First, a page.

Tuesday, June 24, 2008

Reporters Say Networks Have Put Iraq on the Back Burner

Why is that?

According the NYT, a television consultant who monitors the three network evening newscasts, Andrew Tyndall, has compiled data that demonstrates that coverage of Iraq has been “massively scaled back this year.” Tyndall discloses that in all of 2007, the big three devoted 1,157 minutes to Iraq. But, halfway into 2008, the coverage of Iraq is a miniscule 181 weekday minutes:
  • The “CBS Evening News” - 51 minutes
  • ABC’s “World News” - 55 minutes
  • “NBC Nightly News” - 74 minutes
Keep in mind that the average evening newscast is 22 minutes long.

CBS News no longer stations a single full-time correspondent in Iraq, where some 150,000 United States troops are deployed. CBS cutbacks are the most extensive to date in Baghdad. However many journalists have shared varying levels of frustration about placing war stories onto newscasts.

On “The Daily Show,” chief foreign correspondent for CBS News, Lara Logan echoed the comments of other journalists when she said that many Americans seem uninterested 'in the war' now. Terry McCarthy, an ABC News correspondent in Baghdad. said that when he is in the United States, bringing up Baghdad at a dinner party “is like a conversation killer.”

Why is that?

It shouldn't be such a big mystery. The late George Carlin said that America loves war:The big problem is, obviously, is that we are no longer at war in Iraq. We are occupying Iraq. And Americans hate being the occupying power. It reminds them of the reason for which America's armed forces were originally formed: to wage an insurrection and defeat British occupation of our colonies.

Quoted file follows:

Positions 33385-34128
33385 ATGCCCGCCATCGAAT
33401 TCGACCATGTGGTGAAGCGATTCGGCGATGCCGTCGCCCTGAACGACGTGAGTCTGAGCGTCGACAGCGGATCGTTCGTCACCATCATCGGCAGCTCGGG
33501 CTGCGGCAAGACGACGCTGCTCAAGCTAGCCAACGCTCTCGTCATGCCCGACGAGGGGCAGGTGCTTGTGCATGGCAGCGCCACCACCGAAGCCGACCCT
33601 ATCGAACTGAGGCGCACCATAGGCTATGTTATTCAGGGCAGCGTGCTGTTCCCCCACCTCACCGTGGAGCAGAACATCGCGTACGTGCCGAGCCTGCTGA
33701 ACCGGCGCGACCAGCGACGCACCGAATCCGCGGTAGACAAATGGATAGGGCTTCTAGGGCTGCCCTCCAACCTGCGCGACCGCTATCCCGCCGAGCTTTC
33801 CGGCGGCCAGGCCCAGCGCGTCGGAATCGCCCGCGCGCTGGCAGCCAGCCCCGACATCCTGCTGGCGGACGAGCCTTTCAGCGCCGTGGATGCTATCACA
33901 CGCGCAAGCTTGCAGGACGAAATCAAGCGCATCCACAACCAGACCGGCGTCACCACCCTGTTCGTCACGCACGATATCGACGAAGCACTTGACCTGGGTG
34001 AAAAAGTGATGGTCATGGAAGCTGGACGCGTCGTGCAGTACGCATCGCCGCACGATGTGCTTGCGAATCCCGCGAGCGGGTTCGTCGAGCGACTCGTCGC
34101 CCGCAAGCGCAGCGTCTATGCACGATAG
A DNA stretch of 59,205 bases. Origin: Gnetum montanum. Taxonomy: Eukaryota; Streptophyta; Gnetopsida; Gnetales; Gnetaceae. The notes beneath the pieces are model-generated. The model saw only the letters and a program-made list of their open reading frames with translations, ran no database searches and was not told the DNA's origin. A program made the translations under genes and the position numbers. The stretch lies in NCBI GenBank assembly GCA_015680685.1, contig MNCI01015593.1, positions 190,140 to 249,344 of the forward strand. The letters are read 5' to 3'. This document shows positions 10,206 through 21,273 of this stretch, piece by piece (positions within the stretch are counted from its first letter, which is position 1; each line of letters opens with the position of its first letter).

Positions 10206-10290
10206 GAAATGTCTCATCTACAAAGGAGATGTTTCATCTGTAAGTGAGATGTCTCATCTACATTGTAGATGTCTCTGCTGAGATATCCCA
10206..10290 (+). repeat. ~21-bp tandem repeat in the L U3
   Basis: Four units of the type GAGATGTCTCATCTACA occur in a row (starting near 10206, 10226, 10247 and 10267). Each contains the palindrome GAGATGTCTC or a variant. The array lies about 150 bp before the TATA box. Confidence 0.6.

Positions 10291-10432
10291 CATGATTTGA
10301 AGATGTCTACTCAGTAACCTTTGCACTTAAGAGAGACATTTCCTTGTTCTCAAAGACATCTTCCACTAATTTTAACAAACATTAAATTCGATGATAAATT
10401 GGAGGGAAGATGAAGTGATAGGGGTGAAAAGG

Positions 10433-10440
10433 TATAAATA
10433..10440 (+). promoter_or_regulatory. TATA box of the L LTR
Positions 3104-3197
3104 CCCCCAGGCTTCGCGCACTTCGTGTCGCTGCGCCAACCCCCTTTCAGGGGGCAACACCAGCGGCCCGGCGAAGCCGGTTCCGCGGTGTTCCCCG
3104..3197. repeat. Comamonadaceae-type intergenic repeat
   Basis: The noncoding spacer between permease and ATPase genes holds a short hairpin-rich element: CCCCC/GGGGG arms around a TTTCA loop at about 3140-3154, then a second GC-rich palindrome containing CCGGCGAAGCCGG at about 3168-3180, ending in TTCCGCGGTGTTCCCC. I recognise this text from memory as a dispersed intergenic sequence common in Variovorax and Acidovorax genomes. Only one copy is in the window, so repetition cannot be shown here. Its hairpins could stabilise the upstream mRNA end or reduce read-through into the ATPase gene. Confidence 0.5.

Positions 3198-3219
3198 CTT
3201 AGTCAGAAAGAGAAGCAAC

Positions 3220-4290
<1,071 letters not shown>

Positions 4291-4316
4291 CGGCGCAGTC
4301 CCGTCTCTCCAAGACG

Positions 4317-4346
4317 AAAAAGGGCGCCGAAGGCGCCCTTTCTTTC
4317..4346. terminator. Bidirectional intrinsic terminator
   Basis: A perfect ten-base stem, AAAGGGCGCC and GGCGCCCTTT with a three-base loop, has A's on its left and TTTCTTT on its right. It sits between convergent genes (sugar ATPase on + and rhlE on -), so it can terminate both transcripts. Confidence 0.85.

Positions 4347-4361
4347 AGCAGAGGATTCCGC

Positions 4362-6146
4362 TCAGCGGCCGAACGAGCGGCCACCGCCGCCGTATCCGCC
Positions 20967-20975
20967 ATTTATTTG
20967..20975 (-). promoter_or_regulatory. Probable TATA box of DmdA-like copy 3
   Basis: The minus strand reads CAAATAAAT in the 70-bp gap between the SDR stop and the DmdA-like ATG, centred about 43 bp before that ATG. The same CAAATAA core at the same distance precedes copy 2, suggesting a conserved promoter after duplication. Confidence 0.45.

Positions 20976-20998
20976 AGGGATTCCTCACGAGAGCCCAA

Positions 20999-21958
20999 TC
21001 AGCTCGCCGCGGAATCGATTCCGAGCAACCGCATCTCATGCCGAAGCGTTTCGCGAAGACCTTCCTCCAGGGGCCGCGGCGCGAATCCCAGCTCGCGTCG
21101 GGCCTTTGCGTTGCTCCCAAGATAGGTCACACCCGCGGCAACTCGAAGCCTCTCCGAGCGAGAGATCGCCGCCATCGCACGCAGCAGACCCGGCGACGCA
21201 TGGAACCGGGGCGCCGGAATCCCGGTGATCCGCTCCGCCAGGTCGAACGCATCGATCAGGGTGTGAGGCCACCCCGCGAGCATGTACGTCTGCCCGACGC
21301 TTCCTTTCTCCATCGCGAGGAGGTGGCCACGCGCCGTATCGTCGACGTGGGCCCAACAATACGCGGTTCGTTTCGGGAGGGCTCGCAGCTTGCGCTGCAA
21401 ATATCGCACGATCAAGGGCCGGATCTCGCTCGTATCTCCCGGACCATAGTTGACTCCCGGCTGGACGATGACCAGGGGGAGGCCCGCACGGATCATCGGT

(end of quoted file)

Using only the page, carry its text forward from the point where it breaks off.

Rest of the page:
It's a national embarrassment to be caught in the headlights of major network exposure as an unwelcomed occupier of foreign lands. The less we see of the devastation we have caused in Iraq, the better we can follow the fake news. Every one at every dinner party much rather talk about the price of gas, which is a unifying complaint. Or, we can agreeably agree to disagree about our politics - not so with Iraq's politics about which we know next to nothing. Frank Rich, writing Now That We've 'Won,' Let's Come Home, says,
If you follow the nation's op-ed pages and the presidential campaign, Iraq seems as contentious an issue as Vietnam was in 1968. But in the country itself, Cindy vs. Michelle, not Shiites vs. Sunnis, is the hotter battle. This isn't the press's fault, and it isn't the public's fault. It's merely the way things are.
Like I said, my fellow Americans love a war, but hate an occupation. If you won't take it from me, take it from George Carlin.